How to set variables using front matter on your site in Shopify

Website developers acknowledge that front matter is important to upload information on the front page. Obviously, there are a lot of methods that you can use to arrange variables in one page, of all those methods, front matter is a pretty simple one you can think of. The tutorial today will explain briefly about front matters and guide you to set variables using front matter.

Table of content

What is the front matter?

Front matter is processed by Jekyll as a special file to set variables and metadata on a page. Developers will set variables in front page and a website that clients see is the output page. Front matter exists only when it is set between triple-dashed lines, then you can write valid forms of YAML.

Let’s take a look at the following example. A variable named hello_text is put between two triple-dashed lines and this variable is given a value of “Hello there!”

In order to create front matter variables, Jekyll uses a language called Liquid. It is important for you to know about two basic tags to write codes for front matters. First, variables can be outputted by surrounding them in two curly braces. Second, logic statements can be performed by covering them in curly braces and percentage signs. Moreover, variables put in the front matter can be accessed by using page.name_of_variable .



---
hello_text: "Hello there!"
---
<!doctype html>
<html lang="en">
  <head>
    <meta charset="utf-8">
    <title>About</title>
  </head>
  <body>
    <h1>About page</h1>
    <p>{{ page.hello_text }}</p>
  </body>
</html>


Now, move into the next part to see steps of how to set variables using front matters

Show and hide page section

Front matter is used to show and hide the page section of a page. Just add a simple tag, you can freely control the appearance of the page section. You add a show_footer variable to front matter then set to true. The tag will set a footer to a page when this page appears on your website.


---
hello_text: "Hello there!"
show_footer: true
---
<!doctype html>
<html lang="en">
  <head>
    <meta charset="utf-8">
    <title>About</title>
  </head>
  <body>
    <h1>About page</h1>
    <p>{{ page.hello_text }}</p>

    {% if page.show_footer %}
      <footer>I am a footer</footer>
    {% endif %}
  </body>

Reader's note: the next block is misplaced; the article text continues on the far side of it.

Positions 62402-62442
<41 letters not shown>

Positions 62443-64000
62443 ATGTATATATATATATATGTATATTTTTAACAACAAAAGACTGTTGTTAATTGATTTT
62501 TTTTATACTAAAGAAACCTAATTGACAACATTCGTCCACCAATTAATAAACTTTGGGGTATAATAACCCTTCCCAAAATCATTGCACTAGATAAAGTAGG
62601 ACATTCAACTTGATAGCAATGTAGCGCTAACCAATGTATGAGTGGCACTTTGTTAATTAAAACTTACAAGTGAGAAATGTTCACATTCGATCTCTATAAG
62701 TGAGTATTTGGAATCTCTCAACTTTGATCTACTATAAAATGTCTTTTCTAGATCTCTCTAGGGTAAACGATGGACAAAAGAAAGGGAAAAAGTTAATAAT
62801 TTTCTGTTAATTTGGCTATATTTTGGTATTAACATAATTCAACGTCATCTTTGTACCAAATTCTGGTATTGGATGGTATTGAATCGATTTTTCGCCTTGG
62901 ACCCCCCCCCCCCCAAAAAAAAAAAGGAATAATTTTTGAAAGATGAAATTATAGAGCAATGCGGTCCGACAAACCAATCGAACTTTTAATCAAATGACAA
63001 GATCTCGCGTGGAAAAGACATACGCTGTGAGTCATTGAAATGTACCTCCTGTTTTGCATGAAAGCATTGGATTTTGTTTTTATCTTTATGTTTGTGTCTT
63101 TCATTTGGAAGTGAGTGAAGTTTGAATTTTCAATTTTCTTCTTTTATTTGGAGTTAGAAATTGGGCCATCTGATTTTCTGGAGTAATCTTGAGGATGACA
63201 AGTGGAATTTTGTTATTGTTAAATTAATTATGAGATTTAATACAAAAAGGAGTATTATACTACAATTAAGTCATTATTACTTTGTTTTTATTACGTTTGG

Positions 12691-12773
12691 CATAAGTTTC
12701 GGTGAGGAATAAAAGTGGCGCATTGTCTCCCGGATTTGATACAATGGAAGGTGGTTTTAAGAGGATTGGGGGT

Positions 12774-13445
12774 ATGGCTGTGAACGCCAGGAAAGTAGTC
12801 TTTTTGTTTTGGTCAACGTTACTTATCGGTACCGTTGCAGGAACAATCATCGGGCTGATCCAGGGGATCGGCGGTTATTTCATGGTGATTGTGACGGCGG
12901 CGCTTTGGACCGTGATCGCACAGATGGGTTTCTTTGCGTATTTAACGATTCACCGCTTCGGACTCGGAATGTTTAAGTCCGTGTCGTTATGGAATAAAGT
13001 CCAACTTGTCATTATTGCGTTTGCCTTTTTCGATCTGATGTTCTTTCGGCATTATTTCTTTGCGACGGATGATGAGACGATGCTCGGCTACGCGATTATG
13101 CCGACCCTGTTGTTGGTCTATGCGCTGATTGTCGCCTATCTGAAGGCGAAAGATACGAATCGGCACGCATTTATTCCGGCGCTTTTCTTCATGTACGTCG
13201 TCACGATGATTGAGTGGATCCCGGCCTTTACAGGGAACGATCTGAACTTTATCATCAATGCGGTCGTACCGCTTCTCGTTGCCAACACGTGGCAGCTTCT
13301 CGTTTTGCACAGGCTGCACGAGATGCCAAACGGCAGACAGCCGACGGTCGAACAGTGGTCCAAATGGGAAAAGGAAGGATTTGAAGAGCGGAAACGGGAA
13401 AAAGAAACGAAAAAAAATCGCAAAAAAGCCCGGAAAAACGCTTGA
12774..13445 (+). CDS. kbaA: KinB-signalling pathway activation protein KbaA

</html>

If you want to change the footer, then remove the tag.

Arrays

Imagine, you want to show a chain of fruits on your page. First and foremost, you generate a new array called fruit, each item is intended with spaces and begun with a hyphen. Attention: fruits are listed after show_footer.


---
hello_text: "Hello there!"
show_footer: false
fruit:
  - apple
  - banana
  - orange
---
<!doctype html>
<html lang="en">
  <head>
    <meta charset="utf-8">
    <title>About</title>
  </head>
  <body>
    <h1>About page</h1>
    <p>{{ page.hello_text }}</p>

    <ul>
      {% for item in page.fruit %}
        <li>{{ item }}</li>
      {% endfor %}
    </ul>

    {% if page.show_footer %}
      <footer>I am a footer</footer>
    {% endif %}
  </body>
</html>
{% endraw %Ư

Objects

Objects are used for advanced data structures. Take a chain of fruits as an example. If you want to add further details namely prices or color, then you can follow these sample below. In lieu of showing an array of all characters, you can name each detail per line on the back page but the front page will show detail in one line.

{% endraw %Ư

Objects

Objects are used for advanced data structures. Take a chain of fruits as an example. If you want to add further details namely prices or color, then you can follow these sample below. In lieu of showing an array of all characters, you can name each detail per line on the back page but the front page will show detail in one line.

{% raw %}
---
hello_text: "Hello there!"
show_footer: false
fruit:
  - name: apple
    cost: $1
    color: red
  - name: banana
    cost: $2
    color: yellow
  - name: orange
    cost: $1.50
    color: orange
---
<!doctype html>
<html lang="en">
  <head>
    <meta charset="utf-8">
    <title>About</title>
  </head>
  <body>
    <h1>About page</h1>
    <p>{{ page.hello_text }}</p>

    <ul>
      {% for item in page.fruit %}
        <li>{{ item.name }}, cost: {{ item.cost }}, color: {{ item.color }}</li>
      {% endfor %}
    </ul>

    {% if page.show_footer %}
      <footer>I am a footer</footer>
    {% endif %}
  </body>
</html>

Conclusions

In conclusion, the tutorial provides you with samples of using front matters to set variables on the front page. These steps are effortless and require no coding skills, hence try to do this to upgrade your website interface. Let us know your comments.